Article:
Uganda July 2020
At the moment, the world over, people are suffering due to the COVID19 pandemic. Some more than others especially in the countries where deaths have been recorded. There are four registered deceased persons in Uganda due to COVID19, though we have over 1000 recorded positive cases so far. At the same time though many more deaths are occurring associated with COVID19, like maternal and infant deaths, limited access to medical care, malnutrition, and the like.
With our community support visits, we are extending a helping hand financially to especially those who are hardest hit so that they can be able to at least afford the basics of life like food. Our major focus is looking at the families that have children in them so that we are able to touch the lives of these children even beyond play.
We recently interviewed our colleague Alban about the current situation in Uganda. Below you can read his story and experience of every day.
What do the people you visit tell you/share with you?
Most of the homes we visit are run by single mothers with more than 3 children, and no steady or formal source of income even before Corona. Now with the closure of business places like markets where they used to sell produce, they don’t have a predictable source of income, but the needs of their families are still there, or even greater. Some of the children have great health needs but the families can not afford to transport them to the government hospital in the City where they can get specialized care.
One single mother is suffering from Cancer herself, so she’s in the hospital often with the kids at home to take care of each other, none beyond the age of 15 years. She has 4 children.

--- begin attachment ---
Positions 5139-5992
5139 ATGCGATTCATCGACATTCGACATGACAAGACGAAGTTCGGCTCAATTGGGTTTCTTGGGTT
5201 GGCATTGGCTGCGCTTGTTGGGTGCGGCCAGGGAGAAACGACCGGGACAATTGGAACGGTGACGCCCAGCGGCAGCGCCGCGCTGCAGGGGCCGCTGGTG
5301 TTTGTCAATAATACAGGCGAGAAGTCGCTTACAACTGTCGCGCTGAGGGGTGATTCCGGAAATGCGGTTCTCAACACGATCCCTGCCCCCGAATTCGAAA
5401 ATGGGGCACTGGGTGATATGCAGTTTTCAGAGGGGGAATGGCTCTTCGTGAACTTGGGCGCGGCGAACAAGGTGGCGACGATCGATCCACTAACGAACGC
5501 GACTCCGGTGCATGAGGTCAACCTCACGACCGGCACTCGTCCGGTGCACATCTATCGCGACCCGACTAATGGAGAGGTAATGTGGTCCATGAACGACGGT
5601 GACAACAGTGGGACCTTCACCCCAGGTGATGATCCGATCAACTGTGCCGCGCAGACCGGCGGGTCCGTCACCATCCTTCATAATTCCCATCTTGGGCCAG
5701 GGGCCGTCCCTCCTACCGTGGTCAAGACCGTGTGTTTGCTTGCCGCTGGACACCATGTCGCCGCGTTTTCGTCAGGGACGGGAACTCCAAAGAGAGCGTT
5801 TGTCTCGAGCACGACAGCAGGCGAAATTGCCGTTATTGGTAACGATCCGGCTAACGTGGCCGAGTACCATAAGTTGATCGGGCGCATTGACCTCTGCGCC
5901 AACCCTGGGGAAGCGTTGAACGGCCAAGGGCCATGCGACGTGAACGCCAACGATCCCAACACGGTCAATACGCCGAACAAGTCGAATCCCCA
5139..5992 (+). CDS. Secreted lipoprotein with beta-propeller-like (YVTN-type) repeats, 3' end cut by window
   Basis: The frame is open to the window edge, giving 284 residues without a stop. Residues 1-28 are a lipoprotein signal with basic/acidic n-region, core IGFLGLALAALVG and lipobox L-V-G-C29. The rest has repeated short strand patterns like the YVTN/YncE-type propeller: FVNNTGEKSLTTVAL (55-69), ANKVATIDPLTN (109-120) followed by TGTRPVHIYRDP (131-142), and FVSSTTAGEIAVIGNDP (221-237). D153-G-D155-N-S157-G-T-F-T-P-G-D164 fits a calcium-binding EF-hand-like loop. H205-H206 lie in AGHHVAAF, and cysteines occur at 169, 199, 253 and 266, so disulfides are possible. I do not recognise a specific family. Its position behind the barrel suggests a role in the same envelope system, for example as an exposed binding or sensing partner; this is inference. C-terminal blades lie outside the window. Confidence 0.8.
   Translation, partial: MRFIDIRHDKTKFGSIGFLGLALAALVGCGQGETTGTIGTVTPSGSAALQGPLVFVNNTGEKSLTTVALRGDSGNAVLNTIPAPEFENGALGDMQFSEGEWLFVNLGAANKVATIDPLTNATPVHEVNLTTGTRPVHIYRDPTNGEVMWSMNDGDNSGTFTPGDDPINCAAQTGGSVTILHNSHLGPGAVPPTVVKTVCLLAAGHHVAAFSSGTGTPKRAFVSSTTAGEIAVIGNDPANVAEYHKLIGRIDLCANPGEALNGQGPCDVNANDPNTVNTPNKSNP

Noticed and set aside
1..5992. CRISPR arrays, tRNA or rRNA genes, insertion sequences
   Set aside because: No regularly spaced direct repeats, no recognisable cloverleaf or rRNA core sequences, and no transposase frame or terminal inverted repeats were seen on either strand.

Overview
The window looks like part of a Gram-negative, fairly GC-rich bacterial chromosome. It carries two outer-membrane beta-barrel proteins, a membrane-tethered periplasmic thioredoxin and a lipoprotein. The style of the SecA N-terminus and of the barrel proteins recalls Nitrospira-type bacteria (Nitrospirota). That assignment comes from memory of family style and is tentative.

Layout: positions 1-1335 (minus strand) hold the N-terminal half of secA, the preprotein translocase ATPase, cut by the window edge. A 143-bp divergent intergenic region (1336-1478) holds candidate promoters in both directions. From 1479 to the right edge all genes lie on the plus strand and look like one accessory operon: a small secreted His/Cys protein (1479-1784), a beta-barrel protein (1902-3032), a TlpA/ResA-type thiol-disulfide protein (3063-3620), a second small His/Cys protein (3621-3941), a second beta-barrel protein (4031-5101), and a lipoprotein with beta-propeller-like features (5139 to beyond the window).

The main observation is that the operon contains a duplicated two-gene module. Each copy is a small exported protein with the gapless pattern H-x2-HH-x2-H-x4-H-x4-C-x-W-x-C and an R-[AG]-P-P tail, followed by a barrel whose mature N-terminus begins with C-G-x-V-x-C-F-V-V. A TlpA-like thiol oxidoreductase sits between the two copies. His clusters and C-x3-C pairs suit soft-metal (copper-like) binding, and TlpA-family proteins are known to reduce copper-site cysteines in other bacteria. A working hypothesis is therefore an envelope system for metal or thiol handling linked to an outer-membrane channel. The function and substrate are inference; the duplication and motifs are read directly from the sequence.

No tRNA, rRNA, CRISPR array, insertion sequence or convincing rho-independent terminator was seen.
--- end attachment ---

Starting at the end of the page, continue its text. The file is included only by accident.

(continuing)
One family has the grandmother taking care of the children.
Another household has an elderly man living by himself.
All the family stories show obvious need, definitely beyond what we can fulfill but all are really happy to have us visit. Most times we leave with prayers of goodwill upon our lives and the work we do from them.
How is it for you to visit these people?
It feels really satisfying being able to do something in this time for another person. At the same time its emotional work when you see how great the need is in the community, as you pass other homes more less in the same situation, but you can’t help everyone. On the whole it’s the kind of work that pays beyond the effort you put in to reach the homes. You feel fully rewarded beyond measure, seeing the happiness it brings to the people you visit. It also feels pretty awesome when the kids in the communities we go through instantly recognize the Tjeko brand and even start singing the Tjeko chant as we go by, it shows us that what we do matters, and has an impact beyond what we able to measure currently.
What would you like to tell people from the outside who are not in this situation or are not aware?
I would say the need is great, and all who are able to, are encouraged and welcome to play a part in meeting it. At the same time, please remember to wash your hands, and observe all the measures in place to fight COVID19.
What do you hope to achieve with this action?
At the least put a smile on the families and the children therein we visit. In the bigger sense of it all just play our part as good neighbors, serve the need where we see it.
Anything you would like to share?
Ya, we all pray the COVID19 pandemic gets resolved soon so we can go back to putting smiles on children’s faces, and filling the streets with laughter the best way we know how as Tjeko, through the power of Play!!!
Will you help?!
What doesn’t seem like much to us can make a big difference to a family in Uganda. By donating € 40, you help a household or a student through this difficult period.